Wednesday, April 2, 2014

The Maturing Of God

When my children were born, like most new parents I was pretty clueless about what being a parent really meant.  Much less how to actually do it.  I read books, I asked questions.  My own parents were a tangible example, both for better and for worse.  There were no qualifying exams to become a parent; such permission was easier than getting my first driver’s license.

Ultimately, I learned parenting simply by being a parent.  Basic trial and error.  More reactive to circumstances and events that presented themselves, rather than being proactive in determining “this is how I will parent.”  As a result, some things were done well, some things not so well.  In truth, trying to fulfill the perfection your children think you are is pretty futile.  And no doubt vice versa.

In retrospect, there were three very important things I did learn.  The first was that each child you have is different from one another, and different from every other child.  So we have to individualize our parenting to fit the individuation of each child.  Especially if you hope your child will become an independent-thinking , self-sufficient adult.  That is where the true parental difficulty and creativity come into play.

Secondly, I learned was that my parenting job had to change over time.  What was needed from me for my 1-year-old was vastly different when he became an 8-year-old, further when he became a 15-year-old.  I needed to be very directive to my infant child; I had to give my teenager a lot of slack to learn who he is and how he would sustain himself as an adult.  As a child, she needed to hold my hand crossing a busy street.  As a teenager, she had to cross it alone.  As an adult, she has had to hold the hands of others.  The parent role is an evolving one.

Thirdly, I learned that I had to learn.  The questions my children would ask me, the choices that they made, the personalities that they developed, the knowledge that I gained, all required me to question myself.  Question my own thinking, my own values, the appropriateness of my own upbringing.  The old adage is very true: the good teacher (parent) listens to, and learns from, his student (child).

This understanding of parenting is also applicable to God’s spiritual parenting of us.  We want to think of God as perfect, as all-knowing, as omnipotent – all of which God is.  Just as we thought our own human parents to be.  In that idealization, we typically see God as somehow fixed in time and place, constant and unchanging.  Not true.  God is always learning, growing, maturing, changing.  Growing by self-initiative; growing in reaction to human maturing.  God just happens to be way ahead of us.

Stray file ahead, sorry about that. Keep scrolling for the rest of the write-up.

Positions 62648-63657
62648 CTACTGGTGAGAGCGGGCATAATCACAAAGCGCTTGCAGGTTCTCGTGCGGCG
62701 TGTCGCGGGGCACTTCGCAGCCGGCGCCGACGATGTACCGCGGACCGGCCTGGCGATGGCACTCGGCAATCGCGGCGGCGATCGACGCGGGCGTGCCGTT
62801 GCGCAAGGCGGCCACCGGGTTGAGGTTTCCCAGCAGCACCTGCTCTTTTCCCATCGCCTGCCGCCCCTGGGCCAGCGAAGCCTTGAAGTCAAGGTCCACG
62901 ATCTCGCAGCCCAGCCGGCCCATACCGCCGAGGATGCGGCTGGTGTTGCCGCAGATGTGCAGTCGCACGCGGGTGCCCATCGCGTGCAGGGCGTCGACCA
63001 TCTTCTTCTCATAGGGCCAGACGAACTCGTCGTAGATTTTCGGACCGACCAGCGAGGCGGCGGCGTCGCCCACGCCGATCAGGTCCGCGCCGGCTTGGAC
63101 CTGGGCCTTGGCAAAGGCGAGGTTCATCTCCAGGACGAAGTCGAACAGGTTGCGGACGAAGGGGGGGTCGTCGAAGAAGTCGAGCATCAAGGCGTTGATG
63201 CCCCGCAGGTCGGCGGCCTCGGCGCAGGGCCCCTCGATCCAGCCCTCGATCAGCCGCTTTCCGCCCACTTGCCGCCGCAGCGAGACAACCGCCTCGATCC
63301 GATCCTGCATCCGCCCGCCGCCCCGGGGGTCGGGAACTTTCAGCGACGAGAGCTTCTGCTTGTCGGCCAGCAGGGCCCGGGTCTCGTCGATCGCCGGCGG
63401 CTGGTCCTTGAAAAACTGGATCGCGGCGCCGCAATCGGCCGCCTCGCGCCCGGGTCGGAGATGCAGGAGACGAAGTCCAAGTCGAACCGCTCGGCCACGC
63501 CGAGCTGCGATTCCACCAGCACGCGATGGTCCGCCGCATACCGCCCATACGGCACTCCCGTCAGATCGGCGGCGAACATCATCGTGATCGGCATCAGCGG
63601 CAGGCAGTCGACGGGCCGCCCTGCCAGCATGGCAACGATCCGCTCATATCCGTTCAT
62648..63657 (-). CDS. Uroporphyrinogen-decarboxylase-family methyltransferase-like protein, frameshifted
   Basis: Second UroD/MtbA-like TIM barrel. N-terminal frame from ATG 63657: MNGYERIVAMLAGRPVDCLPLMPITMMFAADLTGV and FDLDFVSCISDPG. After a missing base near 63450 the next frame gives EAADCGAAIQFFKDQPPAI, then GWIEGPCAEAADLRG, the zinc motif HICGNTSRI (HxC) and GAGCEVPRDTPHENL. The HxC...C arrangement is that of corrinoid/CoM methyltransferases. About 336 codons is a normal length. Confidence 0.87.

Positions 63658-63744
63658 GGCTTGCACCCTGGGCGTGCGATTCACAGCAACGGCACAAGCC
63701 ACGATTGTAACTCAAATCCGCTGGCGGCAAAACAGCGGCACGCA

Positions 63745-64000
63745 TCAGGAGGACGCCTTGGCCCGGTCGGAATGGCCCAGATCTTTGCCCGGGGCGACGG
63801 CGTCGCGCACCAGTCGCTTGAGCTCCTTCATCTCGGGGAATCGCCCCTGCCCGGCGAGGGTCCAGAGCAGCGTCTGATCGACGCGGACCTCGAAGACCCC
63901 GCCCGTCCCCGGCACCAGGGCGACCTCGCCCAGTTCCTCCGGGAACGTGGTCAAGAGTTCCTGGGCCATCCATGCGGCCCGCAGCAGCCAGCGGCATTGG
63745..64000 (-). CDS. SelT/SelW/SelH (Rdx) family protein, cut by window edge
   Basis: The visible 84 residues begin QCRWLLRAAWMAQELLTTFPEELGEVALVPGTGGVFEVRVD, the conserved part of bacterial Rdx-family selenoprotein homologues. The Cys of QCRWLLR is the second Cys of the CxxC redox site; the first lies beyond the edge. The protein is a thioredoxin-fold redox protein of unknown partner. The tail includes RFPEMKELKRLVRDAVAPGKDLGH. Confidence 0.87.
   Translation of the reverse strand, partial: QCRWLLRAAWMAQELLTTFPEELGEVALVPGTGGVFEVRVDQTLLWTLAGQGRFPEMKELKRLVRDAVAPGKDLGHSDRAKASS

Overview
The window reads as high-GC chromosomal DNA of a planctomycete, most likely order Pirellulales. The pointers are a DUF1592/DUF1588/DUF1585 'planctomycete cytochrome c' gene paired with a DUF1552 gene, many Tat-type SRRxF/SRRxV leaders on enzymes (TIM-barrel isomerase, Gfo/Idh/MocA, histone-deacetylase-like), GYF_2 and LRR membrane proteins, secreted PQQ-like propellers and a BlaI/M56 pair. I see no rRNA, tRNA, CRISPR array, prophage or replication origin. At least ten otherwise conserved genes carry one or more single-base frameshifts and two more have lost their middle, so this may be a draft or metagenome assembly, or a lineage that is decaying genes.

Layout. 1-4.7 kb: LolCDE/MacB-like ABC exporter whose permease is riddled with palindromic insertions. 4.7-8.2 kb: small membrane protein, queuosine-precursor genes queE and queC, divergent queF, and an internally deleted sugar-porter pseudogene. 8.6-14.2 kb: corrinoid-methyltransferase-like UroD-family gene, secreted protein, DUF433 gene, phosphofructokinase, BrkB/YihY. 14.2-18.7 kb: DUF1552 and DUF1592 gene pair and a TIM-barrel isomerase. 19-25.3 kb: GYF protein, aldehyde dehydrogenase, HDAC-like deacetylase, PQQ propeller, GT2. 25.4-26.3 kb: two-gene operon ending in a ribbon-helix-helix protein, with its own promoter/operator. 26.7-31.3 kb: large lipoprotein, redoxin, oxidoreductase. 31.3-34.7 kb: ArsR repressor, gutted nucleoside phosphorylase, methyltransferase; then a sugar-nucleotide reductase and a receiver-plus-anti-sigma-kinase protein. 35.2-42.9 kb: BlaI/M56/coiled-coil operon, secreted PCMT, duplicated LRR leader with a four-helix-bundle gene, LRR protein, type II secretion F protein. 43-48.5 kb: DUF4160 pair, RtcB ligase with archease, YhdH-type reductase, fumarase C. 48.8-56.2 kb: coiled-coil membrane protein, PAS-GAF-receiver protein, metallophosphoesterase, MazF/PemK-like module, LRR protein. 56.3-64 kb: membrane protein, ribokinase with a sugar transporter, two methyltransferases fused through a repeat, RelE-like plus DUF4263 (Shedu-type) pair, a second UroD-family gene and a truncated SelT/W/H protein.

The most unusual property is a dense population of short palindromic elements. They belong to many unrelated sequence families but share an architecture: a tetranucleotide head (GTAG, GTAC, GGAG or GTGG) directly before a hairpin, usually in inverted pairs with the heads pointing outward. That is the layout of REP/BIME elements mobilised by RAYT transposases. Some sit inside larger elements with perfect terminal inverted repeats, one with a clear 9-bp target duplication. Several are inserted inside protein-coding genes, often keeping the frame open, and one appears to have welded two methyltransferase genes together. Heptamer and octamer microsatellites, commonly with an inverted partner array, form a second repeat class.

We err in thinking about God, and relating to God, when we fall into the trap of a “static parent” perspective.  When we were a child – both individually as well as the collective whole of humanity and civilization – our singular and collective immaturity required God to be very directive with us.  Do this.  Do that.  Follow my rules (commandments).  But now, singularly and collectively, we are somewhere in spiritual adulthood.  God has long since moved to more of a guidance role, cutting us slack, giving us room to exercise our own judgments – for better or worse.  Like a good parent, God is always right there for us, available to counsel us if and when we seek it, but relying upon us to make good decisions reflective of our increasing maturity.  God is no longer directive, but consultative, reflective of our own and God’s increasing maturity.

God is not static.  God has changed, has grown, has learned about spiritual parenting from – in Western religious terms – Genesis through Revelations and to this day.  Change is inherent in all creation, including with God.  What we hear for our spiritual history should not confuse us, but inspire us with confidence.  We are no longer the child Adam or the child Eve.  Neither are we yet the spiritual adult we will ultimately become.  God has been smart enough to learn over time, and to adapt as we have changed.  We should be smart enough to follow God’s model for our own growth, and act more as the spiritual adults we are becoming.

© 2014   Randy Bell

1 comment:

Anonymous said...

I love the way that you write!